Apr 062014


For me social media is mostly about learning, sharing and making connections. The participatory and personal nature of discussion on platforms such as Twitter is the antithesis to traditional broadcast communications, and it is this subtle shift that can often be so challenging for institutions.

I’ve been wondering how to convey this change in a more meaningful way when speaking at events and conferences – the traditional lecture format not only feels more in the broadcast tradition, it also infers expert knowledge on the presenter, when in the world of social media it seems to me that we are all on a journey of discovery.

So when Sue Sibbald aka @BPDFFS and I agreed to speak about social media and mental health recovery at the recent CPA Association conference, we thought we’d try a different way of sharing our thoughts and experiences.  We wanted to convey some of the essence of the discursive quality that platforms like Twitter afford, not just through what we said, but also how we said it.

We decided to ditch the Prezi and employ a conversational format – that is, a conversation that would take place in public and on the stage. Whilst we agreed the questions we would ask each other beforehand (to make sure our dialogue flowed) we deliberately didn’t share our responses so that we would be spontaneous in the moment, develop points during our discussion, and perhaps engage in a bit of banter.

In taking this approach, our plan was to illuminate the interactive and emergent nature of dialogue in social media spaces; to show how it is both personal (we both shared stories) and social; and how it is spontaneous as well as requiring give and take to work. The dynamic of patient and professional is one built on differential power but we hoped our conversation would illustrate how social media tends to flatten traditional hierarchies (whilst appreciating that this is not always the case). This intuitively felt more in keeping with, and hopefully reinforced the messages we wanted to convey, about social media. I think that we did this more effectively through a conversation than we might have achieved in singular direction broadcast lecture mode.

I don’t think it is the right approach for every presentation but I’m definitely keen to use it again and I really enjoyed collaborating with Sue – even though we’ve only met a few times I knew we would work well together because of the rapour we’ve built on Twitter.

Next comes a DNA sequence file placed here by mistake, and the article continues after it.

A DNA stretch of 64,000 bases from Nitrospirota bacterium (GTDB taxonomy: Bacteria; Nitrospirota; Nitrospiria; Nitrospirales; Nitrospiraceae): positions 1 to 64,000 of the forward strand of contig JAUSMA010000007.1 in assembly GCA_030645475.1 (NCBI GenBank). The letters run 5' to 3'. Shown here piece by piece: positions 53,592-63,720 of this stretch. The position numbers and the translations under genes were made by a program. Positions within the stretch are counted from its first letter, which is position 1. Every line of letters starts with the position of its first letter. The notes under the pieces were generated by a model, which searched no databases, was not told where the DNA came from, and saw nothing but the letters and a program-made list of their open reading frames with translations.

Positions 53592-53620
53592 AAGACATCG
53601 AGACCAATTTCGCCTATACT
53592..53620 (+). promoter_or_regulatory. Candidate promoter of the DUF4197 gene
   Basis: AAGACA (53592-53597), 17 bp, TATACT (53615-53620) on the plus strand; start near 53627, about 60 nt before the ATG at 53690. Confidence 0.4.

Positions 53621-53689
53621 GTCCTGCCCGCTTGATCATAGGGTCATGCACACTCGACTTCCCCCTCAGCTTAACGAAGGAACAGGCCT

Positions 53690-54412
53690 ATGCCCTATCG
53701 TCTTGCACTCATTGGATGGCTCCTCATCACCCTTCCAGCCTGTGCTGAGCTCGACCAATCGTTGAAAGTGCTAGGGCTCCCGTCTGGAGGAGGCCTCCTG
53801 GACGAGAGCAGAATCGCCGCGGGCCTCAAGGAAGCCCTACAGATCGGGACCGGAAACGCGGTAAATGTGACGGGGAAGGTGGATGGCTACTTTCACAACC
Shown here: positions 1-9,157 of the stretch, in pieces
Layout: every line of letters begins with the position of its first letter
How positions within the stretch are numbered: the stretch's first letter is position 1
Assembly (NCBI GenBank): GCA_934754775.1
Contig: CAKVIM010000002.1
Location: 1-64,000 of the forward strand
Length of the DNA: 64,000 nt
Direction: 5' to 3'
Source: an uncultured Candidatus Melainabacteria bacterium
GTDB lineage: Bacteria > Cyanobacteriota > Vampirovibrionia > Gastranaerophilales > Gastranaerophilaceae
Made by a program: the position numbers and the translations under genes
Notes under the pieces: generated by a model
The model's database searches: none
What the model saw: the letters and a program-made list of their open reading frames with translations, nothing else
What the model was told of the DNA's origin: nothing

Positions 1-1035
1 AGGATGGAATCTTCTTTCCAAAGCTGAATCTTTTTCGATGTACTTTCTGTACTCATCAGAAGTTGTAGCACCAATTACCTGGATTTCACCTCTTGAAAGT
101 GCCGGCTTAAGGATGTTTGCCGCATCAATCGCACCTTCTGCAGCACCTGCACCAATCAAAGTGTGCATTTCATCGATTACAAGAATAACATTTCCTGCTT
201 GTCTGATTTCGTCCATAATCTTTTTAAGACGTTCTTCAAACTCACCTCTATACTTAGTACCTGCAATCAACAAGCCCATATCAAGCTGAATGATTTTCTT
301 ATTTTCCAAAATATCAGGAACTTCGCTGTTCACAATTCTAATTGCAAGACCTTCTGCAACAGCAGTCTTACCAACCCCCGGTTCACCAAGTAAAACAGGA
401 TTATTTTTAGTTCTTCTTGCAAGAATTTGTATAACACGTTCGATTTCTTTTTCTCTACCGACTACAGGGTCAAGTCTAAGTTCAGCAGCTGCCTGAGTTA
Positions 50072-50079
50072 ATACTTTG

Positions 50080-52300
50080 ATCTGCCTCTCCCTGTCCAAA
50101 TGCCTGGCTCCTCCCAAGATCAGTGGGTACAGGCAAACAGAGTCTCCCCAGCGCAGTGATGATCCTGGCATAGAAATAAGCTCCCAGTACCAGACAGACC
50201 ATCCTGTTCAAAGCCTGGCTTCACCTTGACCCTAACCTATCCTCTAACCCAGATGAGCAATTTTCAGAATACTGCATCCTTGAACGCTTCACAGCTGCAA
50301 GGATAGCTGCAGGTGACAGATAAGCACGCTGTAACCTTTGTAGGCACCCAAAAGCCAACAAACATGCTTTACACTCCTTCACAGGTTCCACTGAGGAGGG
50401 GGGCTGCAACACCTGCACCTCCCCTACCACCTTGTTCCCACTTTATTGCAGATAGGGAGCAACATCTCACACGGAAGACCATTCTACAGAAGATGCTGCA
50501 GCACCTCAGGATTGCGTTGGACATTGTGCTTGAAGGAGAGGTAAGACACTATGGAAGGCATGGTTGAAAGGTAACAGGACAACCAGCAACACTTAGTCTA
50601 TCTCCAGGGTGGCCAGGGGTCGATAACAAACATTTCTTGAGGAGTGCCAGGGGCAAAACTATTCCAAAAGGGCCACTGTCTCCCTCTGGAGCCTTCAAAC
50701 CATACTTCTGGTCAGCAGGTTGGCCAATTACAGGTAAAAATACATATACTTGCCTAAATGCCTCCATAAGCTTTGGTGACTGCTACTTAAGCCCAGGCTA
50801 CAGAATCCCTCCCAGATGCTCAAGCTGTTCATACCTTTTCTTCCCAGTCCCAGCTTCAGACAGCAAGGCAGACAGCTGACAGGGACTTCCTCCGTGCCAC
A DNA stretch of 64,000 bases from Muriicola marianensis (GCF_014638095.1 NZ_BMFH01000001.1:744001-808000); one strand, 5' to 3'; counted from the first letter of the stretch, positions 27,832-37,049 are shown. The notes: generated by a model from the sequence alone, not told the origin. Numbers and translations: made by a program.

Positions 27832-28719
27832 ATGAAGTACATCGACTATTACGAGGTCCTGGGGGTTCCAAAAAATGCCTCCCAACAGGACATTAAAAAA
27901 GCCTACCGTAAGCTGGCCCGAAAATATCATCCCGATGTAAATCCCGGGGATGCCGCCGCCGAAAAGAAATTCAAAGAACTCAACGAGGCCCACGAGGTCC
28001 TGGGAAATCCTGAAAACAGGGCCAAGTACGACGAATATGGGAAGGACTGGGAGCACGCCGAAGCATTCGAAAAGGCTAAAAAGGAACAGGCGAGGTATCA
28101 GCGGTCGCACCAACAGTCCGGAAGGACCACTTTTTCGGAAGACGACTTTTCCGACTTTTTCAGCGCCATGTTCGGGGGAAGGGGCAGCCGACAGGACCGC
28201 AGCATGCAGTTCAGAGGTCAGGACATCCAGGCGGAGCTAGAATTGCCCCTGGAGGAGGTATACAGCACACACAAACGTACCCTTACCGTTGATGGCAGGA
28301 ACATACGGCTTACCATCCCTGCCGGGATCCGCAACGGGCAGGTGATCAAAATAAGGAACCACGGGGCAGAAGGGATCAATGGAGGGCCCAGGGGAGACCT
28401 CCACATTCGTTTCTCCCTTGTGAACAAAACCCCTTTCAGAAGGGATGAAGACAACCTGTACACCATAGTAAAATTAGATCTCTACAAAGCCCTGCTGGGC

Below are basic questions we planned as the basis for our public conversation:

Victoria to Sue: Tell me a bit about who you are, what you do and your background; Could you tell me about your experience of BPD (borderline personality disorder); How did you first come across social media?

Sue to Victoria: So tell me a bit about you your role and how you came across social media? How do you manage to tread the fine line of staying professional but appearing human? What do you see the benefits are to organisations?

Victoria to Sue & Sue to Victoria: What does recovery mean to you?

Victoria to Sue: How has social media helped you personally in living with a diagnosis of BPD? How have you been able to help others in their recovery through social media? We hear a lot about the risks and dangers of social media – what are your thoughts on this?

Sue to Victoria: What about those organisations not on social media how are they missing out and how can they help people with their recovery? How do you as an organisation make sure you include those who don’t know how to use social media? Are there any organisations which have really mastered the use of social media and are there guidelines that can be followed?

Victoria to Sue: What sort of responses have you found from healthcare professionals to social media? What has been helpful? Not helpful? How do you think healthcare professionals and NHS Trust ought to be responding to social media?Do you know of any good examples you could share?

Sue to Victoria: What are your thoughts on #chats for healthcare professionals and is it true you can use them for continuing professional development? What are your thoughts on healthcare professionals and people who use services coming together on these chats? How might this help in recovery? Do you think live tweeting from conferences is helpful?

Victoria to Sue: Tell us a bit about #BPDChat and how that came about. What other chats are there? What do they bring from a recovery point of view? Are there are any drawbacks/risks? Do you think healthcare professionals should recommend them to people they support?

Sue to Victoria & Victoria to Sue: What’s one key thing you’d like this audience to take away from our conversation today in relation to social media and recovery?


Feb 252014


With a week to go to the Health and Care Innovation Expo I’m delighted to have a guest post from my co-presenter at the Pop-up University, Dominic Stenning aka @Patient_Leader. We’ll be running a session on social media:

Only one week to go until the  Expo that I’m presenting at with @VictoriaBetton. Both Victoria and I love our social media and know just how valuable a tool it can be for sharing ideas and more importantly, building relationships.